Hauptmann said he was completely innocent. But the DA had the original ransom letter before him. Hauptmann was a German immigrant, and the letter spelled a couple of things in a German way– “anyding” and “gut.” Over several investigations of Hauptmann’s house, it was said that a floorboard had been found removed in his attic. The attic floor wood matched the grain in one of the side rails of the makeshift ladder left at the Lindbergh house, indicating the side rail was the missing floorboard. It was this that tied Hauptmann to the ladder and to the actual crime of kidnapping. This is what burned him.
Arguments persist today that the examination of the ladder was hardly scientific. Those who argue that the evidence was doctored (even a retired police investigator) note how earlier searches didn’t uncover this evidence in the attic, and that the adjacent floorboards did not entirely match up with the runner in the ladder.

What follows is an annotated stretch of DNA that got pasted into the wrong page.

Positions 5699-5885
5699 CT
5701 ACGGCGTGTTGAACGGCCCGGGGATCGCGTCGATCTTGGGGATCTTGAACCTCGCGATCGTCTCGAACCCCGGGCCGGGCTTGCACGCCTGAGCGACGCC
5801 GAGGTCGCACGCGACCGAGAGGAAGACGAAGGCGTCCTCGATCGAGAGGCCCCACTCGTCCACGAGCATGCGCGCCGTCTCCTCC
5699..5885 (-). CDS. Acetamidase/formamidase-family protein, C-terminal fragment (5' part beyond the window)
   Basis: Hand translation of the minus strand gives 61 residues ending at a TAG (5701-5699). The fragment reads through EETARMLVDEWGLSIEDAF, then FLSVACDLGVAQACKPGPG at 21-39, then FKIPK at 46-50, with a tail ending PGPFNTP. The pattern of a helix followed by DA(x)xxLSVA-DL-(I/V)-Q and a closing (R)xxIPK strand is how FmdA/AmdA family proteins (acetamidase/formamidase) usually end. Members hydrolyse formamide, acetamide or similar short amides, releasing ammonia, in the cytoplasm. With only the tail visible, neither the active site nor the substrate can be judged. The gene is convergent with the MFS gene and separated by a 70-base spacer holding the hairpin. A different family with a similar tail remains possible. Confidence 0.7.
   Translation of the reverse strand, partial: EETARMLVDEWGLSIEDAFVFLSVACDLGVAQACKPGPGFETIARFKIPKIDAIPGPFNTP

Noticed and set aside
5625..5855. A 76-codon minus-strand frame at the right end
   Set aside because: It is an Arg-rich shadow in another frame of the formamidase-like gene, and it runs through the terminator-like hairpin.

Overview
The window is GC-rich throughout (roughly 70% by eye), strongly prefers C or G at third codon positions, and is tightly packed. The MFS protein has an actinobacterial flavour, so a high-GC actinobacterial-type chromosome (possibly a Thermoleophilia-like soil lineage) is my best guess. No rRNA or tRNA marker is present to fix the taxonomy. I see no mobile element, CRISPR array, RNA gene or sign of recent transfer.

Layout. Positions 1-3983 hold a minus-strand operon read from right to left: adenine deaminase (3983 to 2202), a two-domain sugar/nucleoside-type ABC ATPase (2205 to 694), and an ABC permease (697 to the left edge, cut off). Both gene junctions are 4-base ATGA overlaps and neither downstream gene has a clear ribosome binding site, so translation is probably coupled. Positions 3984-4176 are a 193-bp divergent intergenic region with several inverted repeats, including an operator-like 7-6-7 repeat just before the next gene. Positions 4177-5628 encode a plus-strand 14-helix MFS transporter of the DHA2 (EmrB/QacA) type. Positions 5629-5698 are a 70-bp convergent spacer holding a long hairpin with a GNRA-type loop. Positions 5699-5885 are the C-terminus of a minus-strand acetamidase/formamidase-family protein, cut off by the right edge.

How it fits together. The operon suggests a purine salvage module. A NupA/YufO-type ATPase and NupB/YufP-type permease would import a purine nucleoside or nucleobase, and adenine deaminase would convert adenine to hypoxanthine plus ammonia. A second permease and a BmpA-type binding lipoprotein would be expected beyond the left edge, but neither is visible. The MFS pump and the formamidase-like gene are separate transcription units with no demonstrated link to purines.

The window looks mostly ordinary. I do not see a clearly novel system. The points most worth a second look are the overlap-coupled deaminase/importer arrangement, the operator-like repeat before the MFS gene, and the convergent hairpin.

If true, this leaves open the possibility the extortion was separate than the kidnapping. Hauptmann may have been a part of an extortion plot, and with a couple of other Bronx underworld buddies took advantage of Condon’s public plea. He therefore had nothing to do with the murder or kidnapping at all.
The Lindbergh Phenomenon can accept that Hauptmann could have been a part of a separate extortion plot, but many prefer to think him totally innocent else he would have named other gang members as he was asked to do in order to get a commuted sentence. They believe his excuse 100 percent. (Hauptmann claimed that the money he had was money that a former partner, Isador Fisch, left behind wrapped in a parcel, before he returned to Germany, where he unfortunately died soon thereafter from tuberculosis. Fisch owed him money, so he started spending it once he discovered there was money in the box and not the important papers that Fisch had said were in there.) Hauptmann therefore is a victim of circumstances.